My tagsoup DTD contains HTML 4.01 Transitional and a collection of more or less commonly used extensions, namely:
body, the attributes for setting margins (different attributes for different elements, see Marginal issues in Web page design)
framespacing(commonly used to remove borders between frames) and
bordercolor; this is actually relevant for a frameset document only but technically implemented here
galleryimgattribute for affecting IE’s odd behavior
wrapattribute, with values
hard; see notes on wrapping in textareas
bgsound, either in the
headelement or as inline markup (empty element)
blinkas inline markup (inline content allowed)
embedas inline markup (empty element)
keygenas inline markup (empty element)
listingas block element with CDATA content
marqueeas inline markup (inline content allowed)
nobras inline markup (inline content allowed)
noembedas block element
xmpas block element with CDATA content.
are not properly described (or describable) in the DTD,
since their original idea was that no markup other the
element’s own end tag is recognized. The DTD describes the
content as CDATA, but this means that all end tags are recognized.
I have omitted some nonstandard elements that have
been used to some extent, such as
nolayer. Although there is
some descriptive documentation about them, it is sketchy and
partly difficult to describe in a DTD. Moreover, these elements,
unlike some other nonstandard elements, are hardly interesting in
practical authoring even if you are looking for special effects,
unless you consider outdated browsers.
layer was supported by Netscape 4
but modern versions of Netscape ignore it, and most other browsers
never recognized it. Some elements, like
multicol, would be interesting if the support
to them were not so limited.
I have not modified the DTD to allow very common tagsoup
like the use of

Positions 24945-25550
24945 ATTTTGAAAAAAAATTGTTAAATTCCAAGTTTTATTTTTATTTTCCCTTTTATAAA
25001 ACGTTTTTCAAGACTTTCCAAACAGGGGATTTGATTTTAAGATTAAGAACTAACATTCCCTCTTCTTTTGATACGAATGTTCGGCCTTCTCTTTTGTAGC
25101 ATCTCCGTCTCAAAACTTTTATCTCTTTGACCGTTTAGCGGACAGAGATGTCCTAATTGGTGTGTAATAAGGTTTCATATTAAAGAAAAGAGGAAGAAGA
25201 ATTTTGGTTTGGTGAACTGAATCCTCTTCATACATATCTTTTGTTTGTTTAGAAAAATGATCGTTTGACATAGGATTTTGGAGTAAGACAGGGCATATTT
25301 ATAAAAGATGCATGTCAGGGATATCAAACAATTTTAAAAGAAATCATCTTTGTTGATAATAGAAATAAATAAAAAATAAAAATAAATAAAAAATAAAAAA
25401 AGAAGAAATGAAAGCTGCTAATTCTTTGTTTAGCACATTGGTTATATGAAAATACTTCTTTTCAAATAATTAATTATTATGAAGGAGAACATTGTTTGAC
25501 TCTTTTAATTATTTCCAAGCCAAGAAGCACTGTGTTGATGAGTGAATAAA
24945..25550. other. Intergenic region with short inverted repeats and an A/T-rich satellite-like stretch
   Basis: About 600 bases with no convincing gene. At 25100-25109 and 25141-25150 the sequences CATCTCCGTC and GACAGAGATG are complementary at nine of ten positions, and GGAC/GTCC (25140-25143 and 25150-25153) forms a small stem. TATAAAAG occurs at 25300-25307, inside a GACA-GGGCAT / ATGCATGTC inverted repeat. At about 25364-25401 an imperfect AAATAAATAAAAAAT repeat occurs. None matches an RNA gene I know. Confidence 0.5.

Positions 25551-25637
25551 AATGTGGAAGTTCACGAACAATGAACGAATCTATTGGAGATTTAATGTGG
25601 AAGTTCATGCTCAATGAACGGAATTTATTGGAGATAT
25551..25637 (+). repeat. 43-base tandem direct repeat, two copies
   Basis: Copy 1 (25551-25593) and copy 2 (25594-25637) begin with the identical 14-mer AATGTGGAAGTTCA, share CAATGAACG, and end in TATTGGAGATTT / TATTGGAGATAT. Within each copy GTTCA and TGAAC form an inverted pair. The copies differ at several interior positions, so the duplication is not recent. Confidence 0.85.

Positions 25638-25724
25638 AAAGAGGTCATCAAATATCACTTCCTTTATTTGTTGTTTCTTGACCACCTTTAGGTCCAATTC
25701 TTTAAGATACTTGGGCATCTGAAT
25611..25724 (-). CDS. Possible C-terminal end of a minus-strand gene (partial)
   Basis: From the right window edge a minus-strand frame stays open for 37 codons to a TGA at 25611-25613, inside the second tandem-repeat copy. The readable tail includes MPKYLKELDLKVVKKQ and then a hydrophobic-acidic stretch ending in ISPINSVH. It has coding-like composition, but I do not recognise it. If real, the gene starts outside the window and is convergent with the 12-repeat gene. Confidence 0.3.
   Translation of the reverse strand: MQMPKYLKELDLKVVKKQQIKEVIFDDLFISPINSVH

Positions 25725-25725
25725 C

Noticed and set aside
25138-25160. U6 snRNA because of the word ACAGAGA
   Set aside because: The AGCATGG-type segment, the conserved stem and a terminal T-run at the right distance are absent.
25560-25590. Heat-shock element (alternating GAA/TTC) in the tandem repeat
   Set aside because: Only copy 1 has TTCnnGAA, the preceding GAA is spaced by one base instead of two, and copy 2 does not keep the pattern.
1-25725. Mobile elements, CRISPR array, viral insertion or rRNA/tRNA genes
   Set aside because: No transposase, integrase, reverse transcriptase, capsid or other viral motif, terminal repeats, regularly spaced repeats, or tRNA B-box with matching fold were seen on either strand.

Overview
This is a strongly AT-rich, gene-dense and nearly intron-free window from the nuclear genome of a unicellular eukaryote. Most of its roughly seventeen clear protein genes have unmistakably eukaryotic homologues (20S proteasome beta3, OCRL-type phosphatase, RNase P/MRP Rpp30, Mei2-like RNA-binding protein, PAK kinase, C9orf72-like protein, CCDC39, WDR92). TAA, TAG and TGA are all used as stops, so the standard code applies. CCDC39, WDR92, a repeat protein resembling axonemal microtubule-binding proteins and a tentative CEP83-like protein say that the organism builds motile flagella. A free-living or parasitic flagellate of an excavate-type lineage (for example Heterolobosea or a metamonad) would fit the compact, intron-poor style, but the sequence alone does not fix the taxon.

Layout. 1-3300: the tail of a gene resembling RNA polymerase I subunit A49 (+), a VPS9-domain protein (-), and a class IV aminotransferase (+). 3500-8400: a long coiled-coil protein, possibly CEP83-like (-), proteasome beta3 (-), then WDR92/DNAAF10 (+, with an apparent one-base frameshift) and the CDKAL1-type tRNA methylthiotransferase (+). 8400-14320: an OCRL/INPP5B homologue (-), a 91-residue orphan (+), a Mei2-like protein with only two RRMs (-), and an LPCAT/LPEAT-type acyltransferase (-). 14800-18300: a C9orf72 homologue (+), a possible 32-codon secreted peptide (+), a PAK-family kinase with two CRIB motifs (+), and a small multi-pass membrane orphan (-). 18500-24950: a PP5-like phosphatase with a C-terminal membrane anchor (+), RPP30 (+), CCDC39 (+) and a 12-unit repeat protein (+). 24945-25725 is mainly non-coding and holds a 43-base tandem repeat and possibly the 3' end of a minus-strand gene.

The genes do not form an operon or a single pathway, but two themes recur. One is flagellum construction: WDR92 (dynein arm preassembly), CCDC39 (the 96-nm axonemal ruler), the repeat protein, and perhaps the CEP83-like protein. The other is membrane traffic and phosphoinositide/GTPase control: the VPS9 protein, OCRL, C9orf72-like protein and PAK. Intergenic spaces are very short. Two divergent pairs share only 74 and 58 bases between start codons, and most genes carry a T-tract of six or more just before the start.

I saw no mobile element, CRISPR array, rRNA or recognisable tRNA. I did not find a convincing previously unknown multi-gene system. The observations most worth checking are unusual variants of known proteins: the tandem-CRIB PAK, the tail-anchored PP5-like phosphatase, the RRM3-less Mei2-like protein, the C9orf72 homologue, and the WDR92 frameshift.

font markup around tables and
other blocks. To describe such a soup in a DTD would probably
mean that the syntactic distinction between inline elements and
block elements is mostly removed.
Neither does the DTD include all commonly used extensions to attributes in elements that are themselves standard. Moreover, the attributes and other properties of the nonstandard elements included may vary quite a lot. That’s part of their being nonstandard.
For example, browsers that support
nobr may well let you
put blocks inside them, too. I have however defined them as inline
elements in my tagsoup DTD, since normally there is little point
in using them for anything but small fragments of text (even if
you think there is some point in using them in the first place).
I have also prepared a frameset DTD, which essentially just ”calls” the tagsoup DTD after defining a suitable entity so that the frameset alternative is picked up:
<!ENTITY % HTML.Frameset "INCLUDE"> <!ENTITY % HTML4.dtd SYSTEM "http://www.cs.tut.fi/~jkorpela/html/tagsoup.dtd"> %HTML4.dtd;
If you use frames, it might be a good idea to change the
<!ELEMENT FRAMESET - - ((FRAMESET|FRAME)+ & NOFRAMES?)>
by removing the question mark. This would make the
element required, reminding authors of the recommendation
to include alternate content for browsers and other user agents that
do not process frames.
If you wish to use the above-mentioned DTDs, it is better that you copy them and refer to your copy in your document type declarations. I may change the DTDs, perhaps adding some nonstandard elements or attributes.